Machinists & Aerospace Workers v. NLRB
Annotate this Case
412 U.S. 84 (1973)
- Syllabus |
U.S. Supreme Court
Machinists & Aerospace Workers v. NLRB, 412 U.S. 84 (1973)
Booster Lodge No. 405, International Association
of Machinists & Aerospace Workers,
AFL-CIO v. National Labor Relations Board
Argued March 26, 1973
Decided May 21, 1973
412 U.S. 84
CERTIORARI TO THE UNITED STATES COURT OF APPEALS
FOR THE DISTRICT OF COLUMBIA CIRCUIT
Where the Union's constitution and bylaws are silent on the subject of voluntary resignation from the Union, the Union committed an unfair labor practice when it sought court enforcement of fines imposed for strike-breaking activities by employees who had resigned from the Union, even though the Union constitution expressly prohibited members from strike-breaking. NLRB v. Textile Workers, 409 U. S. 213.
148 U.S.App.D.C. 119, 459 F.2d 1143, affirmed.
In this companion case to NLRB v. Boeing Co., ante, p. 412 U. S. 67, we must decide whether our decisions in NLRB v. Textile Workers, 409 U. S. 213, authorizes the Board to find that a union commits an unfair labor practice in seeking court enforcement of fines imposed for strike-breaking activities by employees who have resigned from the union, even though the union constitution expressly prohibits members from strike-breaking. We hold that it does.
On September 16, 1965, the day after the expiration of the collective bargaining agreement between Booster Lodge No. 405, International Association of Machinists and Aerospace Workers, AFL-CIO (the Union), and the Boeing Co. (the Company), the Union called a lawful strike and picketed the Company's Michoud, Louisiana, plant to further its demands for a new contract. The strike continued for 18 days, during which time 143 of the 1,900 production and maintenance employees represented by the Union crossed the picket line to work. All of these employees had been members of the Union before the strike, [Footnote 1] but 61 resigned their membership prior to returning to work, and another 58 resigned after they returned to work. [Footnote 2] These resignations were tendered in registered or certified letters to the Union. Neither its constitution nor its bylaws contained
any provision expressly permitting or forbiding such resignations.
The strike ended on October 4, 1965, after ratification of a new collective bargaining agreement by the Union membership. During late October and early November, the Union notified all employees who had crossed the picket line to work during the strike that charges had been preferred against them under the Union constitution for "Improper Conduct of a Member" because of their having "accept[ed] employment . . . in an establishment where a strike or lockout exist[ed]." They were advised of the dates of their Union trials, which were to be held even in their absence, and of their right to be represented by any counsel who was a member of the International Union. Fines were imposed on all employees who had worked during the strike without regard to whether or not such employees had resigned or had remained members. [Footnote 3] None of the disciplined employees processed intra-union appeals. To the extent that fines were not paid, [Footnote 4] the Union sent written notices to the offending employees stating that the matter had been referred to an attorney for collection. Suits were initiated in state court against nine employees for the purpose of collecting the fines plus attorneys' fees and interest. None of these suits has been resolved.
The Company filed an unfair labor practice charge with the National Labor Relations Board alleging that the Union had violated § 8(b)(1)(A) of the National Labor Relations Act, 61 Stat. 141, 29 U.S.C. § 158(b)(1)(A). [Footnote 5]
The General Counsel issued a complaint, and the Board held that the Union violated § 8(b)(1)(A), by fining those employees who had resigned from the Union before returning to work during the strike, and by fining those who had resigned after returning to work to the extent that such fines were based on post-resignation work. No violation was found in the Union's fining members for crossing the picket line to work during the strike or in its fining those employees who resigned after they returned to work for work performed prior to resignation. The Board ordered the Union to cease and desist from fining employees who had resigned from the Union for their post-resignation work during the strike and from seeking court enforcement of such fines. It further ordered reimbursement to employees who had already paid fines for any amount imposed because of post-resignation work. The Court of Appeals sustained these holdings, 148 U.S.App.D.C. 119, 459 F.2d 1143 (1972), and, on the Union's petition for review, we granted certiorari. 409 U.S. 1074.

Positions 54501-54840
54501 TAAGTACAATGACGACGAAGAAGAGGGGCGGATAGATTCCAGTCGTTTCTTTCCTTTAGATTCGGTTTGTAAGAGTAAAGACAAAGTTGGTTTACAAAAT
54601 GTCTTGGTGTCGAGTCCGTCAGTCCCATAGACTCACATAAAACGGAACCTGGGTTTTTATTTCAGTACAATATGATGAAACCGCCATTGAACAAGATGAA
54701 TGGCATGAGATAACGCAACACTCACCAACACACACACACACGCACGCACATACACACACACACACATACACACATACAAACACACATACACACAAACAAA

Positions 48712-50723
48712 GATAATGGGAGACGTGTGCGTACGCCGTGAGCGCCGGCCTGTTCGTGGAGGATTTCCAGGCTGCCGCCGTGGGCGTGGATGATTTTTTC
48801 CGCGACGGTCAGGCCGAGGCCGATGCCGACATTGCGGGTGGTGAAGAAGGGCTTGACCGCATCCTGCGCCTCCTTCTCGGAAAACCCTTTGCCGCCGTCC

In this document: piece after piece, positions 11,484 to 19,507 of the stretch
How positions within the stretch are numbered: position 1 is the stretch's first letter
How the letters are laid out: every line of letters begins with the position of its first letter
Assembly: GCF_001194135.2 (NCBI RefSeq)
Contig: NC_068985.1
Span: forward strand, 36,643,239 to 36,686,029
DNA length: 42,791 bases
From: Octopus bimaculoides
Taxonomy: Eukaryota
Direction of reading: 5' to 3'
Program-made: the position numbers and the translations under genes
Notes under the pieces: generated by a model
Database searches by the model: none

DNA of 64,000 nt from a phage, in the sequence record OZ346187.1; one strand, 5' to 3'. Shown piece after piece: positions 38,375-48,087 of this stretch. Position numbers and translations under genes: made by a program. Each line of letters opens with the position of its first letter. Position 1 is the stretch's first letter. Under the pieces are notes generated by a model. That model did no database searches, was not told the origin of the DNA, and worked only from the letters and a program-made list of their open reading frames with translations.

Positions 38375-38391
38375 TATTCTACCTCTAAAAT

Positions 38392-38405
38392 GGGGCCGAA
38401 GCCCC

In NLRB v. Textile Workers, 409 U.S. at 409 U. S. 217, we held that,
"[w]here a member lawfully resigns from a union and thereafter engages in conduct which the union rule proscribes, the union commits an unfair labor practice when it seeks enforcement of fines for that conduct."
Since, in that case, there was no provision in the Union's constitution or bylaws limiting the circumstances in which a member could resign, we concluded that the members
were free to resign at will, and that § 7 of the Act, 29 U.S.C. § 157, [Footnote 6] protected that right to return to work during a strike which had been commenced while they were union members. [Footnote 7] The Union's imposition of court-collectible fines against the former members for such work was, therefore, held to violate § 8(b)(1)(A).
Here, as in Textile Workers, the Union's constitution and bylaws are silent on the subject of voluntary resignation from the Union. [Footnote 8] And here, as there, we leave open the question of the extent to which contractual restriction on a member's right to resign may be limited by the Act. Since there is no evidence that the employees here either knew of or had consented to any limitation on their right to resign, we need
"only to apply the law which normally is reflected in our free institutions -- the right of the individual to join or to resign from associations, as he sees fit, 'subject, of course, to any financial obligations due and owing' the group with which he was associated."
Textile Workers, supra, at 409 U. S. 216.
The Union contends, however, that a result different from Textile Workers is warranted in this case because,
even though its constitution does not expressly restrict the right to resign during a strike, it does impose on members an obligation to refrain from strike-breaking. The Union asserts that this provision has been consistently interpreted to bind a member, notwithstanding his resignation, to abstain from strike-breaking for the duration of an existing strike. It urges that this provision may be enforced as a matter of contract law against one whose membership has ceased, because it was an obligation he undertook while a member.